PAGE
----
iOS8 Day-by-Day :: Day 10 :: Xcode 6 Playgrounds

Written by Sam Davies

Updated 9 Apr 2015: This post has been updated to Swift 1.2

This post is part of a daily series of posts introducing the most exciting new parts of iOS8 for developers – #iOS8DayByDay. To see the posts you’ve missed check out the index page, but have a read through the rest of this post first!

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Playgrounds are a completely new concept in Xcode 6 – bringing the world of a completely interactive code development environment with the powerful new language that is Swift. Using a playground feels very much like a powered-up REPL – combining the persistence of a source code file with the immediate response of a REPL.

Playgrounds are really easy to get started with – in fact when you open Xcode 6 there is an option to create a new playground. You can choose either an iOS playground or an OSX playground, and they only support writing in Swift.

Today’s article won’t cover many of the basics of playgrounds – it’s not difficult to get started, but will instead cover some of the more advanced features available through the XCPlayground framework.

The accompanying project is itself a playground, and is available in the ShinobiControls github repo at You’ll notice that there are two projects within this repo – one for iOS, one for OSX.

Note: At the time of publication, not all the features are available for iOS (beta 4 of Xcode 6). Therefore, the OSX playground is provided for reference. The code is very similar – with like-for-like exchanges where possible. The code snippets in this article will refer to the iOS version.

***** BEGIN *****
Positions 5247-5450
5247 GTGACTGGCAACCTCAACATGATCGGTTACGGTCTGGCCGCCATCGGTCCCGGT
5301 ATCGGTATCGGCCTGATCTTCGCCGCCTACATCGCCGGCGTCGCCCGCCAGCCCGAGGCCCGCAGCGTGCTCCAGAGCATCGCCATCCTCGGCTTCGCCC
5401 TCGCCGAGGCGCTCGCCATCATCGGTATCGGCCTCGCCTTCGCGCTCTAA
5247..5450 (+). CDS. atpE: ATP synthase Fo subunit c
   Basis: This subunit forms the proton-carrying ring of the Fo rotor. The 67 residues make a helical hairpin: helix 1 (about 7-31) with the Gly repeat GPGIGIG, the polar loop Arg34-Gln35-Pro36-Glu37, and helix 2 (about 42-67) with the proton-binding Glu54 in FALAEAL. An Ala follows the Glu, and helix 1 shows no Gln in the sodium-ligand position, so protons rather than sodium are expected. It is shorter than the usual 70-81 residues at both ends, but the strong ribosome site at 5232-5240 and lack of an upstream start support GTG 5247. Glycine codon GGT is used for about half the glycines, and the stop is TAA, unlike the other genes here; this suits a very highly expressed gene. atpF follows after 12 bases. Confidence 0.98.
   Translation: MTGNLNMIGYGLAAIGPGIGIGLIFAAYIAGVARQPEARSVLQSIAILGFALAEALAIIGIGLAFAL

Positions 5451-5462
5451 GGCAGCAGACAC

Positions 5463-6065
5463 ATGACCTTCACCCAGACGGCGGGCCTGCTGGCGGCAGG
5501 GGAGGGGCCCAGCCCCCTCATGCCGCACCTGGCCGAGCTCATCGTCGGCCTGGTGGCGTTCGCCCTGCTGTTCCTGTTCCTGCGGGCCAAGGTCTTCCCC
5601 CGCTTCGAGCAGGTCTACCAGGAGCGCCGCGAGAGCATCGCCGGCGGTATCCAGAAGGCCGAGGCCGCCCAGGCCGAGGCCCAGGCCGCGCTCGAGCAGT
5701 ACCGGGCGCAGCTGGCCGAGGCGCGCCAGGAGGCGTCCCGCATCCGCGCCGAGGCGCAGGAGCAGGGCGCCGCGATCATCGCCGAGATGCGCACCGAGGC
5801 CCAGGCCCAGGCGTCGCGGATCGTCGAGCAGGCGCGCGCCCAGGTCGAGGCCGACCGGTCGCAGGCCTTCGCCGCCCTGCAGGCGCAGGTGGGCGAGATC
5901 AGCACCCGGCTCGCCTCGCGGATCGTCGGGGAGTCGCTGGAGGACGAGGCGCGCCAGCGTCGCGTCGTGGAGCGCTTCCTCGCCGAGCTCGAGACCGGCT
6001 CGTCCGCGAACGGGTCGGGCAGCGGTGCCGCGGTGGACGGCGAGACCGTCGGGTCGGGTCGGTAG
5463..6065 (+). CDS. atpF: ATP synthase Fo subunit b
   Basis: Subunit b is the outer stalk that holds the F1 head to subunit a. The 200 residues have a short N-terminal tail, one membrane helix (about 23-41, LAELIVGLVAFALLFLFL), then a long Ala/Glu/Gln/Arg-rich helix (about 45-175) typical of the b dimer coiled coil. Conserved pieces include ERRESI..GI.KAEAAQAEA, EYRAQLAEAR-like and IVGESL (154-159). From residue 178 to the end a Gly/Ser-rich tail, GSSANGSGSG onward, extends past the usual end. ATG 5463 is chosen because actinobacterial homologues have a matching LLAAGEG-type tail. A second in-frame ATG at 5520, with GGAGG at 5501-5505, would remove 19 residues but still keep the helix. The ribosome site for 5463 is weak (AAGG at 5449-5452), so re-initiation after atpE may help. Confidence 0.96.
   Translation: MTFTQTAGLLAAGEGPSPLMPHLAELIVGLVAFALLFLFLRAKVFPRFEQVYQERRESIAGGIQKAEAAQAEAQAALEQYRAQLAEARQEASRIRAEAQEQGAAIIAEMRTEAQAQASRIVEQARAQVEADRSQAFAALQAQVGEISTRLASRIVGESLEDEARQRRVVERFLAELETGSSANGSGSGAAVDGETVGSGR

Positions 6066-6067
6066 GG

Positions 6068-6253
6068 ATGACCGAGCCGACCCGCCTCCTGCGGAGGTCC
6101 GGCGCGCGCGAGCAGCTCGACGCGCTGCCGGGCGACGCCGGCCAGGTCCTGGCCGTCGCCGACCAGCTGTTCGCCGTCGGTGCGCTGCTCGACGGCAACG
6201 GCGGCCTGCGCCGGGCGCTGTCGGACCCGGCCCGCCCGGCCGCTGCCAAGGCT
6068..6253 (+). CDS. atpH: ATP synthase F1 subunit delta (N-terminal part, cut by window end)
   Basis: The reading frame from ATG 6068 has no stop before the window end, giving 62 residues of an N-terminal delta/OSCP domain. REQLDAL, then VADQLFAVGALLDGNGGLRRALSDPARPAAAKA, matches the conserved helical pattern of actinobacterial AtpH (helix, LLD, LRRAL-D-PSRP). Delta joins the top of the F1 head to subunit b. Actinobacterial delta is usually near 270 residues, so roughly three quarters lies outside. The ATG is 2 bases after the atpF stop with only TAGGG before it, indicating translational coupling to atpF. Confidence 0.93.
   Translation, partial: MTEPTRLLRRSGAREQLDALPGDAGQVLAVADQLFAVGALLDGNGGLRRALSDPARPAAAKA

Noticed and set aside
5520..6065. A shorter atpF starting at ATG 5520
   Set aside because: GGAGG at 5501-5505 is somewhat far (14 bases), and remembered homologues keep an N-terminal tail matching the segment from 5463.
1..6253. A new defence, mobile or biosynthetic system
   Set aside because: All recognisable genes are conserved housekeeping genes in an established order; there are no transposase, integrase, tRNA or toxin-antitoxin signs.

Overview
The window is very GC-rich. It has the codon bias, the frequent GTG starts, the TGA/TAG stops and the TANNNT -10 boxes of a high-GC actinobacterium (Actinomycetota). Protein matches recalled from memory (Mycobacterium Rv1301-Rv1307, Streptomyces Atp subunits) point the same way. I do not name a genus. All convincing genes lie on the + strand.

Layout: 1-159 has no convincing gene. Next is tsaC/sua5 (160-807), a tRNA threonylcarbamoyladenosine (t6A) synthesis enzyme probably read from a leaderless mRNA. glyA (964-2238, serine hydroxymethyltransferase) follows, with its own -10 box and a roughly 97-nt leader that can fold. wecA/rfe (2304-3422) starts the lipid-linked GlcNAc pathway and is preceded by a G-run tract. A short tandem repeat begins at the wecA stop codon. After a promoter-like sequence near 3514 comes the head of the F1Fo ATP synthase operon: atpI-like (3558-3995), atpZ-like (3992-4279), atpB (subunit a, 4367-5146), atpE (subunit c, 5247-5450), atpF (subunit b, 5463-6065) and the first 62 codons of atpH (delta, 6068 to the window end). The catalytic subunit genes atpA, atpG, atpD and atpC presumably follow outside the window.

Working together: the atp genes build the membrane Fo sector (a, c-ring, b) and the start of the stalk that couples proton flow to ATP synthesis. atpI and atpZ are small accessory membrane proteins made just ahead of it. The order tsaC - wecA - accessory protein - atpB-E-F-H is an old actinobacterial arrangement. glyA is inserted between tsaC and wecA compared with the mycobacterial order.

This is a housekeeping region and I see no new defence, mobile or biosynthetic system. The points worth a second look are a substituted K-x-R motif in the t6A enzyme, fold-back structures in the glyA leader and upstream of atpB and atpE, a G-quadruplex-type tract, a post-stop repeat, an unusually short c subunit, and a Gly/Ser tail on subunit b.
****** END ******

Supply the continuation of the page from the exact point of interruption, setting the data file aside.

The aim of the playground project is to create a view which can draw a cycloid. A cycloid is the name of the curve which is traced by a point on the edge of a wheel as it rotates. This development process is very representative of what you could use a playground for. You can read more about cyloids on Wikipedia, and the following image (also from Wikipedia) gives you an idea of what you’re going to try and create:


Interactive Coding & Timelines

As has already been mentioned, playgrounds allow for instantaneous feedback from code as you write it. This makes it ideal for algorithm development. In the centroid example, we can use high-school geometry to calculate the x and y positions of the point on the rim of the wheel for a given angle:

let radius = 10.0
for circleProp in 1...100 {
  let alpha = Double(circleProp) / 100.0 * 2.0 * M_PI
  let y = radius * (1 - cos(alpha))
  let x = radius * (alpha - sin(alpha))

This code loops through 100 samples of the angle of rotation of the circle and calculates the location of the point for each of them. If you look at this code in the playground you’ll see that over on the right-hand side it tells you that each line was executed 100 times (as you would expect):

Executed 100 times

That in itself is not particularly ground-breaking, but if you mouse-over the quicklook gutter then you’ll see a couple of icons appearing – a quicklook eye and a plus for Value History:

Value History

If you click this button then the assistant editor will open with a timeline view, containing a graph of these values over time:

Timeline for x and y

The timeline will automatically add reassignments to variables of the same name. If you want to specify that a particular value should be added to a given timeline chart you can use the XCPCaptureValue(identifier:, value:) method. This is part of the XCPlayground framework, so you’ll need to import that:

import XCPlayground

Any time that you call XCPCaptureValue(), it’ll be added to the timeline representation for the given string identifier. i.e. it’ll be added to the end of a chart if one exists for the given name (and the type can be plotted). If the identifier has not yet been seen then a new view will appear in the timeline assistant editor and will be populated appropriately for the given type.